2 – Successful career changers stay confident and focus on educating potential employers on the value they add
One operations client transitioned to business development and credits unwavering confidence with convincing his new employer to give him a chance. We worked a lot on how he communicated his value to leave no doubt that he could be productive on day one.
If you want to make a career change, you will have to be convincing, and you will have to be able to clearly articulate how you add value with your transitional skills.
3 – Successful career changers hone their job search technique
Your network may get you considered, but you still need to interview with multiple people to get the offer. Experienced hires always require several rounds. Expect to be challenged at interviews and be prepared to make a case for how you would approach the job, how much you know about the new field and how much value you would bring to this employer specifically.
All of my clients who successfully crossed over into a new field were willing to put in significant work on the nitty-gritty of the job search. This included a lot of interview practice. It also included overhauling their marketing material, (Resume/Cover Letter/LinkedIn update). These experienced professionals weren’t too senior to get hands-on with the most basic of job search activities.
Create several resumes that focus on different career paths that utilize your transferable skills, to increase your chances of finding your next position. Don’t only think about landing your dream job. Instead, find jobs where you may learn the most because they will teach you certain skills or expose you to certain people.
For example, some jobs you might have applied for in the past may be cutting back. However, opportunities in different industries or a new area of focus might be possible. Innovative career choices now will expose you to opportunities to use your skills in new ways and allow you to share a new perspective with others.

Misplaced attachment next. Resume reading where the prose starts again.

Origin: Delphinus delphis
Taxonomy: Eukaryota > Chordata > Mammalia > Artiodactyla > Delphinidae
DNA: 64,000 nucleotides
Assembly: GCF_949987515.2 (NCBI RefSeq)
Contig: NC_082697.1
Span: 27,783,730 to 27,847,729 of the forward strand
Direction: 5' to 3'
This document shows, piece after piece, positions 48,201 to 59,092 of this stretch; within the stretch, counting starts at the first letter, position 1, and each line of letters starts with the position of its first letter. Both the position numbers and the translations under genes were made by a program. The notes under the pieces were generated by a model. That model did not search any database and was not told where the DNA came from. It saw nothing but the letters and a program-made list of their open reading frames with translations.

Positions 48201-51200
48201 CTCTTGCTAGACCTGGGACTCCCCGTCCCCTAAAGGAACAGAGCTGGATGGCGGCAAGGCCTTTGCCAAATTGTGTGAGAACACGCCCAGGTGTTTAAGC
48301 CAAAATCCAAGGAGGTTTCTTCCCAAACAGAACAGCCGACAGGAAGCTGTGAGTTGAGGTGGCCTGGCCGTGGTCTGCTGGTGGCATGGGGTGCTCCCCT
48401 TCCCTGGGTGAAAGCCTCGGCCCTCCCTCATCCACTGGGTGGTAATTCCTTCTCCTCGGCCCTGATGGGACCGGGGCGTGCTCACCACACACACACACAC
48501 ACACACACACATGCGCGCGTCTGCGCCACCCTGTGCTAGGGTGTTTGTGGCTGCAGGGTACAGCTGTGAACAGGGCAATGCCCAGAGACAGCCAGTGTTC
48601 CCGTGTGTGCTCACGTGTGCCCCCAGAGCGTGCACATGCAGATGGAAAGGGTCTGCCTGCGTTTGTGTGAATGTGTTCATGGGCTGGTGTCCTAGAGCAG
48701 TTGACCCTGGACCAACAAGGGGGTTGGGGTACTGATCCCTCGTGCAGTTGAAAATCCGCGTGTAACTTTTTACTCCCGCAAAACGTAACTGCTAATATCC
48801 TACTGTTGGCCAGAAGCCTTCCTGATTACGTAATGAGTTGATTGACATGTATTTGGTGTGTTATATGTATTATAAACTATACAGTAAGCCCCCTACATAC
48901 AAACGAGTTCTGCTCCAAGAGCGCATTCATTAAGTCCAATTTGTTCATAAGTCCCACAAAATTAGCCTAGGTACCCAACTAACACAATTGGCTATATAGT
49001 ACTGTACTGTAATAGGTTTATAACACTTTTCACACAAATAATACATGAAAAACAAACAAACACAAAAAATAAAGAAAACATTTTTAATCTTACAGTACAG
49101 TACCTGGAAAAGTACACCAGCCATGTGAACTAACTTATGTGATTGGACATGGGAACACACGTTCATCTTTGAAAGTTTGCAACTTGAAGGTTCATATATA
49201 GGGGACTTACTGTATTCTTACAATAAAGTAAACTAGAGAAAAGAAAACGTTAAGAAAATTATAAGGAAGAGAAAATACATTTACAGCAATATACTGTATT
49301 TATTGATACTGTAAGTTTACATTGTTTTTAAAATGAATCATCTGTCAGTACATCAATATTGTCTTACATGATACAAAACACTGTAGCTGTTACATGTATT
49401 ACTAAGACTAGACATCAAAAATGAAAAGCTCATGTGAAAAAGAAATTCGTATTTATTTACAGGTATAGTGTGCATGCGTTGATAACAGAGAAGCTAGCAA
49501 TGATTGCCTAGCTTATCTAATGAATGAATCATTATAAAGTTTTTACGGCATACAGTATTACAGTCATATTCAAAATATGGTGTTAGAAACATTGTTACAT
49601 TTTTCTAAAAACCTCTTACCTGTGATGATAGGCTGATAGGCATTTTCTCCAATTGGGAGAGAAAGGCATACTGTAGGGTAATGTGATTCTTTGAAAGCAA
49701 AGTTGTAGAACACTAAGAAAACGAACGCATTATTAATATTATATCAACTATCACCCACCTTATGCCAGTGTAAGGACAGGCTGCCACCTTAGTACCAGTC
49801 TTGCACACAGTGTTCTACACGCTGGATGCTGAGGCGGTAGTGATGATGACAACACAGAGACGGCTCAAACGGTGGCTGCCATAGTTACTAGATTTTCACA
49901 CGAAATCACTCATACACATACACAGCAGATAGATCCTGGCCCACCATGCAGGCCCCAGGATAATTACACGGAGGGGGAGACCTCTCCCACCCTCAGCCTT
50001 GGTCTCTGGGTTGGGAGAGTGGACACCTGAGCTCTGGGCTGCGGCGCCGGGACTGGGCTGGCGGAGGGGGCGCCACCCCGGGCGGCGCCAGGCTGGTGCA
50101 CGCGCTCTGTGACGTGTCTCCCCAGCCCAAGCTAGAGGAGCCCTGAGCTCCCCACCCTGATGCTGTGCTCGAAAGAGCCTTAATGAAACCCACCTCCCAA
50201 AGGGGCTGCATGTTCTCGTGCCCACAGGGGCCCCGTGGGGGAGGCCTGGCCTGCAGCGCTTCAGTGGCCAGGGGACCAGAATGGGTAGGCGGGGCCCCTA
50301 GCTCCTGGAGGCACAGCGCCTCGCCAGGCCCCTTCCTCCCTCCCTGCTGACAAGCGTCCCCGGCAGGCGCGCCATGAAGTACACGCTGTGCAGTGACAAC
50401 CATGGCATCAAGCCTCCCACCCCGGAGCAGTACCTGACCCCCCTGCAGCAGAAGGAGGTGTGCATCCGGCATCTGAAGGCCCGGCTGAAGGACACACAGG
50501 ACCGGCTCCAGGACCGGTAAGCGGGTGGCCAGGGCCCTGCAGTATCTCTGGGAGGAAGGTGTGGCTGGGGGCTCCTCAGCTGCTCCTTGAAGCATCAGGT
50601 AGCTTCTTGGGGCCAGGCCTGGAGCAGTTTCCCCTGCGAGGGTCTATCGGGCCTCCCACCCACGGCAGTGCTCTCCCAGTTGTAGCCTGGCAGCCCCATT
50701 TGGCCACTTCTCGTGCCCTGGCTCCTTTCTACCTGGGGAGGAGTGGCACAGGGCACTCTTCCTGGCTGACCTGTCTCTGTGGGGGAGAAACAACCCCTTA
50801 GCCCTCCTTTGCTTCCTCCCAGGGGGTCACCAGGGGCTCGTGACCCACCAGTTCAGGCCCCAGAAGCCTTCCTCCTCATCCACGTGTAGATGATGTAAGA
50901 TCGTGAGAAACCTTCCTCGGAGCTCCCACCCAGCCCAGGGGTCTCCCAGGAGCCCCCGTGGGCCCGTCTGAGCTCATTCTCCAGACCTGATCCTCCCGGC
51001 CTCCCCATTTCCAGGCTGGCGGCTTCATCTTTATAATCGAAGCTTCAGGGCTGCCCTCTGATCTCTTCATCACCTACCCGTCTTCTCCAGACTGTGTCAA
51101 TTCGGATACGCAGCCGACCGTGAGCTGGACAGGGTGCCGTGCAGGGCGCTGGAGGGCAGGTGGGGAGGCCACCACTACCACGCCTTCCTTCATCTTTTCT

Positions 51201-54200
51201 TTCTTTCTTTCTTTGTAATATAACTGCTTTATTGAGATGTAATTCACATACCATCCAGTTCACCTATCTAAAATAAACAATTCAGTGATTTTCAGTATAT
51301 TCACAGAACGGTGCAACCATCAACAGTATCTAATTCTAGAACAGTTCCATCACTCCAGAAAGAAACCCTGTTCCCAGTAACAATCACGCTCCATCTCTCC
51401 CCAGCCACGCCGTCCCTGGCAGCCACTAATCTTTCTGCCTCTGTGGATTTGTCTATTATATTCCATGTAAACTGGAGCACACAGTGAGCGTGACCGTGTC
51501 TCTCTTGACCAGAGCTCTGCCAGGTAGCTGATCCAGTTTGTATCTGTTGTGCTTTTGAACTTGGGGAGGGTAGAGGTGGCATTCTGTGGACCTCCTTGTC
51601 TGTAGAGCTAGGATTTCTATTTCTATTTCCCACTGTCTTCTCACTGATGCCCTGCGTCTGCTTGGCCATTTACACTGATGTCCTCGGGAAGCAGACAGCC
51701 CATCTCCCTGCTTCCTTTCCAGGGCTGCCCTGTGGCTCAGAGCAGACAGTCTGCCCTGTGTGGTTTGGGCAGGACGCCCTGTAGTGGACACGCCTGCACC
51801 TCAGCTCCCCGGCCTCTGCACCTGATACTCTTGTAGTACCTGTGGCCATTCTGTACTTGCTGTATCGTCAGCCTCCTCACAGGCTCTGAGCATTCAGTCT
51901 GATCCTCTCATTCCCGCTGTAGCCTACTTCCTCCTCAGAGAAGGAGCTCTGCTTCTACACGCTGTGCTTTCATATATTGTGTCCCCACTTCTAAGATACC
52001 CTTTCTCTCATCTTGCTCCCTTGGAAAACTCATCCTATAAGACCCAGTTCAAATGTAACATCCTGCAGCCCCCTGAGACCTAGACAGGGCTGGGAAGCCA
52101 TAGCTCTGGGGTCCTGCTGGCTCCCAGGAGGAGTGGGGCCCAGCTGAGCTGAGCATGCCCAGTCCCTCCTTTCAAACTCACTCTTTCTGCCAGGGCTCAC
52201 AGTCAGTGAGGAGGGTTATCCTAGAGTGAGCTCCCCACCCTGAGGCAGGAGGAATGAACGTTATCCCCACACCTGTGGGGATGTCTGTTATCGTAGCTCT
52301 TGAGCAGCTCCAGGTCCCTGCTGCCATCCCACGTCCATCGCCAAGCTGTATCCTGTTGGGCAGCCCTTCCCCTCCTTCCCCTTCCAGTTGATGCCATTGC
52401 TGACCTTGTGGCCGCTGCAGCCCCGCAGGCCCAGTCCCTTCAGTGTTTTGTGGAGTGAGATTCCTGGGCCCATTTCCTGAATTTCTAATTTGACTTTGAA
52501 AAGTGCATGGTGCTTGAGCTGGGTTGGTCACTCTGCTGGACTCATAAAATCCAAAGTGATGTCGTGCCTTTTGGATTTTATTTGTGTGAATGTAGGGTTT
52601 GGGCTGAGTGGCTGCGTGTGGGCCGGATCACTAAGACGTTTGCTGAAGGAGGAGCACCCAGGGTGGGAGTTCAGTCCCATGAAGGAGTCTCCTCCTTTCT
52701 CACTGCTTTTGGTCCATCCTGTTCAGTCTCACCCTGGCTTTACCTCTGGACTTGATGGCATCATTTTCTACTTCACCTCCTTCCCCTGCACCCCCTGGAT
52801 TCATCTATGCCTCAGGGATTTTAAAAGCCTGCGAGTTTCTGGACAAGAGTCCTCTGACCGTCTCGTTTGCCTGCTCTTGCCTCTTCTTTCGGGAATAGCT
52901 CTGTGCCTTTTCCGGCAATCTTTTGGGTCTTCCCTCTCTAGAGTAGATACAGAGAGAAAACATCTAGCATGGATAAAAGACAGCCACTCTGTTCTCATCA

Strategically use every opportunity that you have to learn new skills and more about yourself. That way when the economy does resume and you do have more options, you have a much clearer sense about what you want to do and what you’ve learned. You’ll be able to tell future employers a good story of what you accomplished and how you grew in this period, and it may end up putting you ahead.
There is no expiration date on making a career change
You can make a big change later in your career. However, it does require time and effort, and when you’re already in a big job, finding those extra resources is challenging. Career change also requires proving yourself, even though you have already done that before. Finally, changing careers means landing a job – you have to know how to interview, and it may have been a while. Are you willing to do what it takes?
If the endeavor seems daunting, connect with a Career Coach for help and guidance related to Career Exploration, Resume/Cover Letter/LinkedIn Updates, and Interview Prep.